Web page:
Rabz’ Radio Show March 2023: Rock Chicks

This post will no doubt be seen as either a desperate attempt to ensure some gender balance or an exercise in unrepentant sexism.

Quite frankly Cats, I couldn’t give a rodent’s.

The definitive “Rock Chick” when I was growing up was one Suzi Quattro. All that leather and attitude, as well those heavy guitar chords blasted out (by her all male band) very loudly. A path followed by the likes of the Runaways and one Joan Jett, whose definitive contribution to Rock’s canon was “I love Rock and Roll (so put another dime in the jukebox, baby)”.

Otherwise, I’ve not really got any favourite “Rock Chicks” as such, my preference for women in contemporary music being more about their magnificent voices and (any) physical desirability as an added bonus.

An aspiring Rock Chick should however recognise there is a “uniform”, undefined as it is. Some essentials might include tight jeans, tight tops, suede jackboots (black or tan) and a Brando, topped off with just about any possible edgy female hairstyle you could imagine (with additional points for the mighty Femullet).

Anyway, here’s this month’s two intro tracks.

Suzi Quattro – Can the Can

Zepparella – Kashmir

Again, barely scratching the surface here, Cats. No doubt there’s a whole heap of Rock Femmes that you’re just waiting to nominate in the comments thread. So, go for it Cats, you know you want to!

Rabz’ Radio Show February 2023: Electronica

The term “electronica” is used in this thread to define music that largely utilises electronic instruments, as opposed to placing it in any particular timeframe or referring specifically to any group of artists (as Wikipedia does). The use of electronic instruments and the creation of synthesised music has it roots in the early twentieth century. The term “electronic music” is also relevant here.

I first became vaguely aware of electronic music during the new wave period from roughly 1977 onwards. The contemporary progenitors of this style included the purveyors of “Krautrock”, for example, Can, Tangerine Dream and the legendary Kraftwerk. Krautrock had its spiritual origins in German Avant-Garde and the Bauhaus school of the Nineteen Twenties and Thirties (before it was, of course, shut down by the nazis).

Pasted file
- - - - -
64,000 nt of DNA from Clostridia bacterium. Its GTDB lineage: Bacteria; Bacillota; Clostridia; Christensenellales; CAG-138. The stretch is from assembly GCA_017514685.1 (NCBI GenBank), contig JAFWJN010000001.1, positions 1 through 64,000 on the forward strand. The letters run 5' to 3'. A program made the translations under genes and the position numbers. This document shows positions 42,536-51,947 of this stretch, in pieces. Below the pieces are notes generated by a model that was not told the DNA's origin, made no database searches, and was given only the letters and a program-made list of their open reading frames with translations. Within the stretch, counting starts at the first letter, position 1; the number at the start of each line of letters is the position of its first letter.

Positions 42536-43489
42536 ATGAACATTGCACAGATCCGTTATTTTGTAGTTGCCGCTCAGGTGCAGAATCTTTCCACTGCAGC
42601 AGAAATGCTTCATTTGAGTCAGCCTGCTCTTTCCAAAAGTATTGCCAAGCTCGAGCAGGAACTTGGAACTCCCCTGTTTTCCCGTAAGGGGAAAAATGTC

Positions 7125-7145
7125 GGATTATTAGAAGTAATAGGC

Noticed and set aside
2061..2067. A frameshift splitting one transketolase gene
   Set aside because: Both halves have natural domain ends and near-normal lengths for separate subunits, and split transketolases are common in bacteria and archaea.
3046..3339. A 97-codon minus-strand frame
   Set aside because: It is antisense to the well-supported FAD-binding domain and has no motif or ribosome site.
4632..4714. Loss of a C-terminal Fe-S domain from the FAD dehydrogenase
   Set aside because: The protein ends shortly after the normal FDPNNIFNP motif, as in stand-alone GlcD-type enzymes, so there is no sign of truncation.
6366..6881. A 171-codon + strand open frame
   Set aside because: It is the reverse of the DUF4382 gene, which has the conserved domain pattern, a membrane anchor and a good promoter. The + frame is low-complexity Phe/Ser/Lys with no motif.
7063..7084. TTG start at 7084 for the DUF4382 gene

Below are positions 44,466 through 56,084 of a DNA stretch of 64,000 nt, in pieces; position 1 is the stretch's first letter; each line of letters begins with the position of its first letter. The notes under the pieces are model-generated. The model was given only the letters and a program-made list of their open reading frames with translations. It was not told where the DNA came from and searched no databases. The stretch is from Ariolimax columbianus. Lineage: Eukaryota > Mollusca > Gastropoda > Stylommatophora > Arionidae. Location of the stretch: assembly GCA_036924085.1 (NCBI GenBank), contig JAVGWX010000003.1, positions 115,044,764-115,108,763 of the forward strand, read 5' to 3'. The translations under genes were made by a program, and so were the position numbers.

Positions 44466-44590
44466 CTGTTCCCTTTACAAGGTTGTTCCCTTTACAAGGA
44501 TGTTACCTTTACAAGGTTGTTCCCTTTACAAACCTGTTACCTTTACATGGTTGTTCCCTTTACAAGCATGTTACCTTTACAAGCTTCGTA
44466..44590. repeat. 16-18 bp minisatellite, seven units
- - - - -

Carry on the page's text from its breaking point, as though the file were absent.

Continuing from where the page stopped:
Other styles related to electronic music included the mainly dance and nightclub-oriented sub genres such as Chicago House, Techno, Jungle, Acid House, Rave and Trip Hop.

Also related is the Ambient genre, popularized by the also legendary Brian Eno, who has managed to be a central figure in some of Rock’s most epic and groundbreaking releases, both as a musician and a producer. His work with David Byrne on albums such as “My Life in the Bush of Ghosts” and the “Catherine Wheel” is among my favourite music, the latter being an absolutely epic musical journey originally used as a soundtrack for a Twyla Tharp Broadway dance production. Incredibly, I somehow managed to overlook it in last month’s thread on Albums.

Anyway, here’s a truncated list of some of my favourite electronic bands/artists:


Brian Eno

Massive Attack

The Crystal Method

Chemical Brothers


The Human League

Heaven 17

Groove Armada

Orchestral Manoeuvres in the Dark

Danny Tenaglia

Franky Knuckles

LCD Soundsystem

The two intro tracks for this month include:

Kraftwerk – Europe Endless

Groove Armada – Groove is on

Dishonourable mention: “Metal Machine Music”, Lou Reed (1975).

Again, barely scratching the surface here, Cats. No doubt there’s a whole heap of other bands artists that you’re just waiting to nominate in the comments thread. So, break out the Rolands and Theremins and go for it Cats, you know you want to!

Rabz’ Radio Show January 2023: Albums

You can write off this medium of music storage as an anachronism at your peril, Cats. I noted various recent stories in the meeja stating that sales of vinyl LPs are at their highest since the medium was declared (finally) dead upon the advent of the compact disc format in the eighties. Thirty-three and third, indeed.

I’m not so much interested in the physical storage medium as the “concept” of an album. Sure, vinyl LPs were a more physical phenomenon given their size and the sheer laboriousness involved in playing the bloody things, not to mention their susceptibility to damage and the maintenance of extremely specialised equipment such as the stylus. My friends who still maintain (or are expanding) their vinyl collections seem to revel in these inconveniences rather than bemoan them. Another one of life’s great mysteries, it seems.